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Publication numberUS4311717 A
Publication typeGrant
Application numberUS 06/150,821
Publication dateJan 19, 1982
Filing dateMay 19, 1980
Priority dateMay 19, 1980
Also published asCA1142385A, CA1142385A1, DE3171793D1, EP0040386A2, EP0040386A3, EP0040386B1
Publication number06150821, 150821, US 4311717 A, US 4311717A, US-A-4311717, US4311717 A, US4311717A
InventorsEmanuel J. McGinley
Original AssigneeFmc Corporation
Export CitationBiBTeX, EndNote, RefMan
External Links: USPTO, USPTO Assignment, Espacenet
Stabilizing agent for dry mix food products
US 4311717 A
Abstract
A stabilizing agent for dry mix food products is a powder the individual particles of which consist of beta-1, 4 glucan, sodium carboxymethyl cellulose and either whey or milk solids. The composition of the stabilizing agent and the method of making and using the same are disclosed.
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Claims(3)
Having thus described the invention, what is claimed is:
1. A powder stabilizing agent for dry mix food products, the individual particles of said powder consisting of an intimate admixture of beta-1,4 glucan, sodium carboxymethyl cellulose and either whey or milk solids, the ratio by weight between the whey or milk solids and the beta-1,4 glucan combined with the sodium carboxymethyl cellulose being between 1:1 and 9:1.
2. The powder of claim 1 wherein said ratio is about 3:1.
3. The powder of claim 1 wherein the whey or milk solids is sweet dairy whey.
Description

This invention relates to the preparation and composition of a powder capable of functioning as a stabilizing agent for dry mix food products and particularly to a stabilizing agent for so-called instant mixes for foods such as chocolate drinks, ice cream mix, toppings, puddings, etc.

U.S. Pat. No. 3,539,365 to Durand et al. describes a stabilizing agent consisting primarily of beta-1,4 glucan but having intimately associated therewith a relatively small amount, from about 5% to about 15% based upon combined weight, of a specific sodium carboxymethyl cellulose. The product of this Durand et al. patent has been successfully used for a number of years as a stabilizing agent in a variety of food products including a heat sterilized artificial dairy drink as described in U.S. Pat. No. 3,684,523 to McGinley et al. As described in said U.S. Pat. No. 3,539,365, the beta-1,4 glucan is in the form of colloidal size microcrystals derived from a suitable cellulose source such as wood pulp by chemical degradation and mechanical disintegration in the presence of water. This beta-1,4 glucan is commonly referred to as microcrystalline cellulose. According to U.S. Pat. No. 3,539,365, a relatively small amount of water-soluble sodium carboxymethyl cellulose (CMC) is introduced in dry powder form during the mechanical disintegration, and as disintegration proceeds, the dissolved CMC at least partially coats the beta-1,4 glucan microcrystals and prevents the microcrystals from rebonding to one another upon subsequent drying. By reason of the coating of CMC, the dried beta-1,4 glucan microcrystals are readily redispersed in an aqueous medium with only mild agitation. The product of U.S. Pat. No. 3,539,365 is one component of the powder form stabilizing agent of the present invention.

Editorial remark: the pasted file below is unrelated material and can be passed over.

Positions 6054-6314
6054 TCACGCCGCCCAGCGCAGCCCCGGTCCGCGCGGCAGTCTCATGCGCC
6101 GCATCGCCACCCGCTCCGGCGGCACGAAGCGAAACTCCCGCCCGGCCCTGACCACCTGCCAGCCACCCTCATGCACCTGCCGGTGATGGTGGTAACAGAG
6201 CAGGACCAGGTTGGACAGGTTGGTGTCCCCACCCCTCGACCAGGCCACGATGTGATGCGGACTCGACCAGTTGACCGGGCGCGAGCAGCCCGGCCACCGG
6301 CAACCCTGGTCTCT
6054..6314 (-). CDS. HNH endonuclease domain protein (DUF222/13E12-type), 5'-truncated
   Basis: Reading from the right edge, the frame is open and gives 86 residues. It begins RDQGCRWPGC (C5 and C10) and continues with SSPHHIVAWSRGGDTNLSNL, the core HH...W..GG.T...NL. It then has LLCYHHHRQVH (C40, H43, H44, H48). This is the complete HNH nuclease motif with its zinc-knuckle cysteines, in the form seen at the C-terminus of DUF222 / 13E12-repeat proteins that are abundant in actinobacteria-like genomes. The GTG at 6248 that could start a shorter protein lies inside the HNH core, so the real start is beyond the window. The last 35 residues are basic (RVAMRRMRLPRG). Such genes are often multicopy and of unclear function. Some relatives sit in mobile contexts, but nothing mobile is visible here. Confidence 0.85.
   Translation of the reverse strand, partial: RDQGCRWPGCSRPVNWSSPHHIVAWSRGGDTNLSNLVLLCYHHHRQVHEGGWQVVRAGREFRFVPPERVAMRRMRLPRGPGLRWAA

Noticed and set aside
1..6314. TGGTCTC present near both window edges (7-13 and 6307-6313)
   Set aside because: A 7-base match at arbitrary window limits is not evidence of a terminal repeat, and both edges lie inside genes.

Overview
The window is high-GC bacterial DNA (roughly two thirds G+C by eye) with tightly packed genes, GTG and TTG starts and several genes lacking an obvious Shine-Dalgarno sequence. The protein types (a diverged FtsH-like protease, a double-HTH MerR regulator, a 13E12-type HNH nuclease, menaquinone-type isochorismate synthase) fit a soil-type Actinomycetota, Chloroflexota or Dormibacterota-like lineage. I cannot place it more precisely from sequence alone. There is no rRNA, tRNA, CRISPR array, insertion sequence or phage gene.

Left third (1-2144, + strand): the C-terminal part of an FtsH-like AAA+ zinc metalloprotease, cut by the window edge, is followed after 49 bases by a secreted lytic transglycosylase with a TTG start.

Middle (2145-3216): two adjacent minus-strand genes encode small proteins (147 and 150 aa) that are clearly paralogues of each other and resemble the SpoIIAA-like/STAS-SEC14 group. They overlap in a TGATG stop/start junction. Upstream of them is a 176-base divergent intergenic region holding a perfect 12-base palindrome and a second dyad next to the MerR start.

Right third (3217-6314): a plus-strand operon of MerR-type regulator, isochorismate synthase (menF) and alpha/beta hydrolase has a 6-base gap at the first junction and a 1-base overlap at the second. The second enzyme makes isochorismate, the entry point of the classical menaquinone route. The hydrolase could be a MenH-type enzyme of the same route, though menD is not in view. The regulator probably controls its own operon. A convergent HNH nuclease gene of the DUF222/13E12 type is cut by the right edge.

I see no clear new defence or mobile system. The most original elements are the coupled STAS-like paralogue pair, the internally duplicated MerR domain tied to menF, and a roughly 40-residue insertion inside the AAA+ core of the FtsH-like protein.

While various functional properties of dispersed colloidal beta-1,4 glucan have proven beneficial in a number of wet processed systems for pre-prepared food products, the dried beta-1,4 glucan powder has not proven useful in a large food product category known as dry mix preparations, being particularly ineffective in dairy-related dry mix food products such as so-called instant chocolate drinks. It is believed that the protein and calcium salts contained in dry mix food preparations inhibit peptization of the colloidal size beta-1,4 glucan microcrystals. In certain instances extreme levels of shear which would be available in a commercial food plant can be utilized to peptize the powder particles of U.S. Pat. No. 3,539,365 in the presence of milk products; however, consumer reconstitution of dry mix food products dictates the activation or peptization of stabilizer components with simple mixing such as spoon stirring.